The Administrative Consultant term creates an entirely improved perception and demeanor in our prospective clients. They are more respectful and understand the correct nature of the relationship. Instead of approaching us as subordinate order takers, they instantly view us as trusted administrative advisors and business peers.
And because of those changed and improved perceptions, we are able to get better clients and command higher (proper) professional fees.
It’s all about setting and managing expectations and creating better, more accurate and respectful perceptions with the words and terms we use, in this case Administrative Consultant.
(For more on this topic, read my post Dear Danielle: We Loathe the Virtual Assistant Term; Is There Something Else We Can Call Ourselves?)
Since you’re here, I also couldn’t help but notice your business name. I know you didn’t ask, but I feel it would be a disservice not to mention something that I think may be very important to your success.
I always highly encourage people to delete the word “virtual” from their business vocabulary. This post explains all the reasons why: Dear Danielle: Should I Use the Word “Virtual” in My Biz Name?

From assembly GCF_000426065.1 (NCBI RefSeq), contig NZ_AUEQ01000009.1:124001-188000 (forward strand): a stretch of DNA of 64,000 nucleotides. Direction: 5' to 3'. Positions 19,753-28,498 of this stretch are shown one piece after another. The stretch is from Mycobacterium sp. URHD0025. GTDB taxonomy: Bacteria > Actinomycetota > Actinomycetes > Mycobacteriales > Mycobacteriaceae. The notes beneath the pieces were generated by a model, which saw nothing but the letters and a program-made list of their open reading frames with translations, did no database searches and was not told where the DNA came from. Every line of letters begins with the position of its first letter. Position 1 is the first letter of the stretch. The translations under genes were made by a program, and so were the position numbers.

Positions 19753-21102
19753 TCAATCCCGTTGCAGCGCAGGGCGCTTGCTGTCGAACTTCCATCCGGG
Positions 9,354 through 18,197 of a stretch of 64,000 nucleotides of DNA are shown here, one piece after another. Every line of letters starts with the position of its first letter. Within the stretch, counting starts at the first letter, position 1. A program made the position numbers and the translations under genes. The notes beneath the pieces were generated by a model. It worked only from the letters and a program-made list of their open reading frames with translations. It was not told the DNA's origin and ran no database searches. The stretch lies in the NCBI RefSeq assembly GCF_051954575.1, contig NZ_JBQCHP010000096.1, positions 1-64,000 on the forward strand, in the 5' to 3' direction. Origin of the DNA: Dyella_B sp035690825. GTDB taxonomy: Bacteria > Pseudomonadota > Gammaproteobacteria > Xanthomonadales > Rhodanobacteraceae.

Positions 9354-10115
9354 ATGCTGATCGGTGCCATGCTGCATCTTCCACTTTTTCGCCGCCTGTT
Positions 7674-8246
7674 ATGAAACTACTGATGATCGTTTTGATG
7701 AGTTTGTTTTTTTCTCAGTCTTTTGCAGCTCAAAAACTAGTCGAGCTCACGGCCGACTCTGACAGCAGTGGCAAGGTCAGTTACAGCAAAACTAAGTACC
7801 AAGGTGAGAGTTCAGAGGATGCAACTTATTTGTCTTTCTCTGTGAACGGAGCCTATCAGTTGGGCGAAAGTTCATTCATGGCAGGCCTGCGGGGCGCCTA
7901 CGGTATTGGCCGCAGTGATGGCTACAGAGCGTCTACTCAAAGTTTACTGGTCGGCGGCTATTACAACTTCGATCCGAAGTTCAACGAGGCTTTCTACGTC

The thing I’m also concerned for you about is the spelling of your biz name: A Nuvybe Virtual Office.
I fear the esoteric spelling and syntax is going to make it extremely difficult for people to remember and find you (which is the opposite of what you intend).
That’s because no one is going to know how to say or spell it. And trust me, they aren’t going to go to extreme lengths to figure it out. They’ll just move on.
I know you value being different. I certainly appreciate that. And we all should be striving to continually clarify for ourselves and our prospective clients what our unique value propositions are.
Stand out in your marketing message, your service levels and skilled delivery and work product. However, beyond that, there are certain things in business that you just need to conform to or you’ll defeat your purposes. Choosing a business name that people can easily read, spell and remember is one of them.
Check out my Naming Your Business category here on the blog. I’ve got several posts that I think you’ll really find helpful on this topic.
Even if you were to simply change to New Vibe Administrative, that would be an incredible improvement for your prospective clients and those who refer you. That’s because its spelling is something that makes sense to people, they’ll easily be able to say it in their head and, thus, remember it and find you again, and it clearly conveys what you do in business.
I hope you find all of this helpful, Lourie. If you have any questions on anything here and want me to elaborate, please feel free to post in the comments and we’ll keep the conversation going.
I’m very happy to meet you and glad you found us. Welcome to the Administrative Consultant community!